“Silence!” shouted Valdar.  “Silence, now, or this ungodly abomination will be stuck in our world forever.”

The crowd shushed itself back into silence, watching the cadaver try to focus on the crowd with hampered vision.  The sad way it was trying to figure out where it was sent shivers down the spines of the audience.

“Is this real?” asked Mr. Johnson in disbelief.

Sí, Señor,” said Jesus, flabbergasted.

“I will now command the ghoul to bend to my will before I send it back to the spirit world where it arrived from.  I need silence,” commanded Valdar.

The crowd obeyed and watched.

“Foul devil spawn,” shouted Valdar, holding his hands up in the air, ever the wild-west sorcerer.  “ You are under the spell of The Eye of Mictlanteuhtli, and under my command.  Speak now if you can hear me.”

The awakened ghoul moved its head before making a gurgling vocalization that brought another cry of terror from the audience.

“Silence,” shouted Valdar, turning back to the ghoul.  He gave the audience a moment to recover before delivering another command.  “Lift your right arm up in the air.”

It was a simple command.  One that Valdar seemed assured it would perform.  The act would be so simple, yet so effective in illustrating the revived ghoul’s new life.  The living dead creature accepting and performing the command would be enough to show the power of The Eye.

The ghoul looked down at its right arm, as if taking a moment to recall the fact it could actually perform the feat.

Then, to the amazement of the crowd, the ghoul raised the arm.

The audience applauded in shocked appreciation.

“Ya’ know what we could do to our business with somethin’ like that?” asked Mr. Johnson.

Jesus just nodded.

“We could do some thangs with that there Eye.”

Jesus just nodded.

Mr. Johnson poured out two more shots, one for Jesus and himself.  “Here’s to tha Eye of Mictaint-whatever tha hell,” he said, raising his glass.  “Tonight, that lil’ piece of magic will be mine.”

 

[] [] []

 

            “We made a dollar and fifteen cents tonight,” said The Great Valdar with excitement.  He sat before a table lined with silver coins and silver certificates in their tent near the Rio Grande.  The river continued to flow below as it had for centuries, carving itself into the walls of earth.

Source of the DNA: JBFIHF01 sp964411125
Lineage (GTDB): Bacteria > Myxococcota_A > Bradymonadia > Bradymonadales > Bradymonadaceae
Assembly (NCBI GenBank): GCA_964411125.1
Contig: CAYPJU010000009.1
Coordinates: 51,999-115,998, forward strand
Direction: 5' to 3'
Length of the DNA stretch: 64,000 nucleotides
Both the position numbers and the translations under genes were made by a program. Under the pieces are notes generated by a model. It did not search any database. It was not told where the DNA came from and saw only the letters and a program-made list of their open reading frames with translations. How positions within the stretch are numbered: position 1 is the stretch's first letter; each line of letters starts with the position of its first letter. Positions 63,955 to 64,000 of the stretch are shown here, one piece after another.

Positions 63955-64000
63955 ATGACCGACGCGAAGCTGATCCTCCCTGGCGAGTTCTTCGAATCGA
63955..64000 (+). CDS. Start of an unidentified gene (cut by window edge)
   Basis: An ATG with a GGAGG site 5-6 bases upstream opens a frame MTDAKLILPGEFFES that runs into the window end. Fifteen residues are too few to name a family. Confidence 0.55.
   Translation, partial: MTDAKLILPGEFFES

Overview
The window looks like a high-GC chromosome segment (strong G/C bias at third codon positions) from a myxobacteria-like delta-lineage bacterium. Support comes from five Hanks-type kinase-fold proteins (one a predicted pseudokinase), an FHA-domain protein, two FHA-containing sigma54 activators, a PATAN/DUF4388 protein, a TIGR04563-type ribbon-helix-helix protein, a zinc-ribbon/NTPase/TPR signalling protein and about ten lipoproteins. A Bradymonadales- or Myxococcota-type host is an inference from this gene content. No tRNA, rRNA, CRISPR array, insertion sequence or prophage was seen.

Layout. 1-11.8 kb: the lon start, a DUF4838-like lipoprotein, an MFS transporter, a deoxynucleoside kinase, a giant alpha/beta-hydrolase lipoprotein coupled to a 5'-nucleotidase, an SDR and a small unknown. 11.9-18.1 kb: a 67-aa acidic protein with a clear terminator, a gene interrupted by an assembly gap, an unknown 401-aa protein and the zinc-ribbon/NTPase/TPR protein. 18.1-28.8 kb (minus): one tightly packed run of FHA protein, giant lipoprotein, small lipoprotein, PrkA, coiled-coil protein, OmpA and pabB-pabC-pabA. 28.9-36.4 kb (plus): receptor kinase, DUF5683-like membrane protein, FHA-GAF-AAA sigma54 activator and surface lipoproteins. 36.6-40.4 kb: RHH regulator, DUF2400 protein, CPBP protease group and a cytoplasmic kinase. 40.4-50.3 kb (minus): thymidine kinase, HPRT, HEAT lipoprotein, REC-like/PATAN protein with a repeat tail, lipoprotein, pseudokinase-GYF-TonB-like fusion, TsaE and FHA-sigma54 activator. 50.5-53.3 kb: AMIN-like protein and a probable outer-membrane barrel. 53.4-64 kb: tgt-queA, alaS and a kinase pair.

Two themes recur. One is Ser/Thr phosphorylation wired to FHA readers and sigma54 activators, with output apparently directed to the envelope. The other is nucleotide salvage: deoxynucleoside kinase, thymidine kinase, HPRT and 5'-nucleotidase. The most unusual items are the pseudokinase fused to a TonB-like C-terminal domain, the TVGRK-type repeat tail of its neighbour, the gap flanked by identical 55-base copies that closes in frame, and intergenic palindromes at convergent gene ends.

Valdar smiled as Brenda walked up behind him.  She placed her hands on his shoulders.  “We’re going to make it, Brenda,” he whispered as her soft hands touched his skin.  “This will bring us to just over seventy dollars.

“I knew this time would come,” she said in a heavy Mexican accent.  “We can finally build a home and start our family.”

The Great Valdar rose from his seat.  He took Brenda in a warm embrace.  “I love you, Brenda,” he said, kissing her lips.  Brenda returned the kiss with equal affection.  The fire of their love was lit, and was about to burn hot under the cool light of the moon.

It wasn’t hard to find the campsite of The Great Valdar on the outskirts of Eagle Pass.  He had cordoned off an area for his carriage, horses, and tent.  The carriage was clearly marked with an artistic sign that read, “The Great Valdar, with The Lovely Señorita Brenda”.  The arrogance of his celebrity left him completely vulnerable.  It was a fact that was not lost on Mr. Johnson and Jesus.  They crept up to the tent.  The sound of vigorous rutting danced in their ears.

            “This is gonna be so easy,” whispered Jesus.  They infiltrated the tent.

            “I hope ya’ll ‘ill forgive us fer walkin’ in on ya’ll mid-poke,” said Mr. Johnson, guns drawn along with Jesus, who held both of his.  “But ya have somethin’ that yer gonna give ta’ me tonight.”

            Jesus held the cold iron of his two pistols directly on the warm flesh of The Great Valdar’s back.  He was flat on top of The Lovely Señorita Brenda, in full missionary mode, when Mr. Johnson and Jesus walked in on them.